Consumer electronics are a goldmine of useful components — if they can be hacked. Fitness trackers are a great example, because they usually contain a handful of sensors, Bluetooth, a display, a microcontroller, and a battery, all in a tiny package. What you do with all of that is up to you, but Curt White got especially creative and repurposed a fitness tracker as an EEG mind-reading headset.
For this project, White chose a B20 Fitness Tracker that you can pick up for just $35, and packed into that wristband is a whole host of goodies. There is an Arm Cortex-M4 processor, Bluetooth, an OLED display, accelerometer, optical HR sensor, and vibration motor. But, the coup de grâce is an ADS1292 bioimpedance sensor, which provides that biological wave sensing that is the key to this build.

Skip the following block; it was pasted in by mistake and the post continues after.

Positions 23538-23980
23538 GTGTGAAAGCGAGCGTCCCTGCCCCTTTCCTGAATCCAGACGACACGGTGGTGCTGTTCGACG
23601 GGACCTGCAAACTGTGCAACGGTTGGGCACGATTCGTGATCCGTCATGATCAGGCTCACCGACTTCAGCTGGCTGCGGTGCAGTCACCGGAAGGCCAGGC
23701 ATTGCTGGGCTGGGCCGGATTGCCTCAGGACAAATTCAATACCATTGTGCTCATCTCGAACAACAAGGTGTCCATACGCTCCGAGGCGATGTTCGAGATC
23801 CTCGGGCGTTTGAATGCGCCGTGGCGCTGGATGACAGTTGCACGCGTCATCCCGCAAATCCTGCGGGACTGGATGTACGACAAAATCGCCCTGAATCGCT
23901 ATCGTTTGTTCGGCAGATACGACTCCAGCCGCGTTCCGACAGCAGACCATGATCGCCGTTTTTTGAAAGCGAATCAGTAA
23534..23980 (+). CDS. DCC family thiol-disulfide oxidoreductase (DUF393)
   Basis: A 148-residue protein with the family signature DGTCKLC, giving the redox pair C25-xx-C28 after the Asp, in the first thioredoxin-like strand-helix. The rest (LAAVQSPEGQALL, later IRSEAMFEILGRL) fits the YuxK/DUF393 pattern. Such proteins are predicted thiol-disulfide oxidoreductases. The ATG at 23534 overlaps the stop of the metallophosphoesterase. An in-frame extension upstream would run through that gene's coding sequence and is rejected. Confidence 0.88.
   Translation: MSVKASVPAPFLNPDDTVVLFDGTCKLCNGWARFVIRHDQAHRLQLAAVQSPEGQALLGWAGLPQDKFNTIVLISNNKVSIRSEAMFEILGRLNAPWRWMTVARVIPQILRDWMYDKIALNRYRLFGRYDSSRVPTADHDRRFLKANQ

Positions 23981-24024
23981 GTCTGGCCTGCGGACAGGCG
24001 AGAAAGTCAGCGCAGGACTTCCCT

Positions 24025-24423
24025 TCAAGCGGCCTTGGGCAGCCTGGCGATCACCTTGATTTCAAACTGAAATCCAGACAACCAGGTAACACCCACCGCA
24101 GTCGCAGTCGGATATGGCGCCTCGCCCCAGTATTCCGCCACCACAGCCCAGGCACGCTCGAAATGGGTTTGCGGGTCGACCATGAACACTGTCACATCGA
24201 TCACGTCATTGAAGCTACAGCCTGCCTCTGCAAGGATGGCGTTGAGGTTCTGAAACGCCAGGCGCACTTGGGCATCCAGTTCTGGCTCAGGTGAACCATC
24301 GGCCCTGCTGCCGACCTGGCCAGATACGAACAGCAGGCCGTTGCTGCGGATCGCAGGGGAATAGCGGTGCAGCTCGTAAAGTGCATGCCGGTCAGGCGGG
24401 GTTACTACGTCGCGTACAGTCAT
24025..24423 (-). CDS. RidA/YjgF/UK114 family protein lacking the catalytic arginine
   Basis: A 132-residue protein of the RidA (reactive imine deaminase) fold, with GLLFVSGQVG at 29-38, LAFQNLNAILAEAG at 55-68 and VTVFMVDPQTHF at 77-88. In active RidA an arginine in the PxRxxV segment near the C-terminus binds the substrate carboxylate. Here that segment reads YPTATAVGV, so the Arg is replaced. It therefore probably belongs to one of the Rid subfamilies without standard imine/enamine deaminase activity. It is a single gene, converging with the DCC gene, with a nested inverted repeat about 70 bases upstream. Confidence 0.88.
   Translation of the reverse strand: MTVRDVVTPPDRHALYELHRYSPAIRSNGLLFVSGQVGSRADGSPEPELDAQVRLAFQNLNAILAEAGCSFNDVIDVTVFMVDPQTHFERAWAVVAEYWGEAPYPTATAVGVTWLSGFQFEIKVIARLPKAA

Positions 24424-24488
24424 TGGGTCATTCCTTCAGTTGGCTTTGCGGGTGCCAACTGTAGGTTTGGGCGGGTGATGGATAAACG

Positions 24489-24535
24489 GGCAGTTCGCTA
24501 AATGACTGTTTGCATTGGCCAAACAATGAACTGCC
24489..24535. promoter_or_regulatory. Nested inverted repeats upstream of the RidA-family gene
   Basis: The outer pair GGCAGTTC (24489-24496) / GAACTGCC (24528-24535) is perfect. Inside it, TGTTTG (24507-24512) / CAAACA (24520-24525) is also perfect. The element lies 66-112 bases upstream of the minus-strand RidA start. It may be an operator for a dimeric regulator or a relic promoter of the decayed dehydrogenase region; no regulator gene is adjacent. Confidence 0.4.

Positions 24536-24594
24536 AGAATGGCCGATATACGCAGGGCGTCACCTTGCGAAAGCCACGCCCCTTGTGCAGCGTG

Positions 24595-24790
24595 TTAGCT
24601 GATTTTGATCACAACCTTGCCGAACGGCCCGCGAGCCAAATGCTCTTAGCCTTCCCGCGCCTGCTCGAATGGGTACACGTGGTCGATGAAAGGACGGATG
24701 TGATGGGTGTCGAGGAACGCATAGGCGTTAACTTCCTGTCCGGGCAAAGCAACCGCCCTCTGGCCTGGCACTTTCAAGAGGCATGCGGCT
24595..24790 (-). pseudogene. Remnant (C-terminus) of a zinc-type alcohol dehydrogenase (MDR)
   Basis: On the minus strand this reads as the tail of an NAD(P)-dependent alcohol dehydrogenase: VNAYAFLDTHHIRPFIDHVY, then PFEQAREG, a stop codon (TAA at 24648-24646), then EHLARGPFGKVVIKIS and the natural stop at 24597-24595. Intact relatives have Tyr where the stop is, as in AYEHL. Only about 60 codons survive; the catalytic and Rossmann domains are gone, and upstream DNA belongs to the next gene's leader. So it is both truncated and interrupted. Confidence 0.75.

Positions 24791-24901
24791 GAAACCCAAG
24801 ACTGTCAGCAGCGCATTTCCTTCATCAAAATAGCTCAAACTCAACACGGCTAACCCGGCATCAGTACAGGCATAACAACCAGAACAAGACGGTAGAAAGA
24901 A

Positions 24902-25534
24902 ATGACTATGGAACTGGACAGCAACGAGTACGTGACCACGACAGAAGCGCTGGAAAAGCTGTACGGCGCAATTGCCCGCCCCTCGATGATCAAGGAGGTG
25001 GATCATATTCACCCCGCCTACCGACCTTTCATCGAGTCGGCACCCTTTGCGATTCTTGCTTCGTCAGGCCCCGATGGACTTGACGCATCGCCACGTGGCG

Once the B20’s case has been cracked open, prepping the board for programming is as simple as soldering wires onto the four PCB test pads. Normally, the bioimpedance sensor is used to provide ECG (electrocardiogram) heart monitoring. White’s project instead places the sensor on a headset, so that it can use EEG (electroencephalogram) to read brain waves. Those readings are then analyzed with a neural network to determine if the wearer is in a state of relaxation or concentration. The sensor can only provide rough readings, but the neural network could theoretically be used for more specific analyses.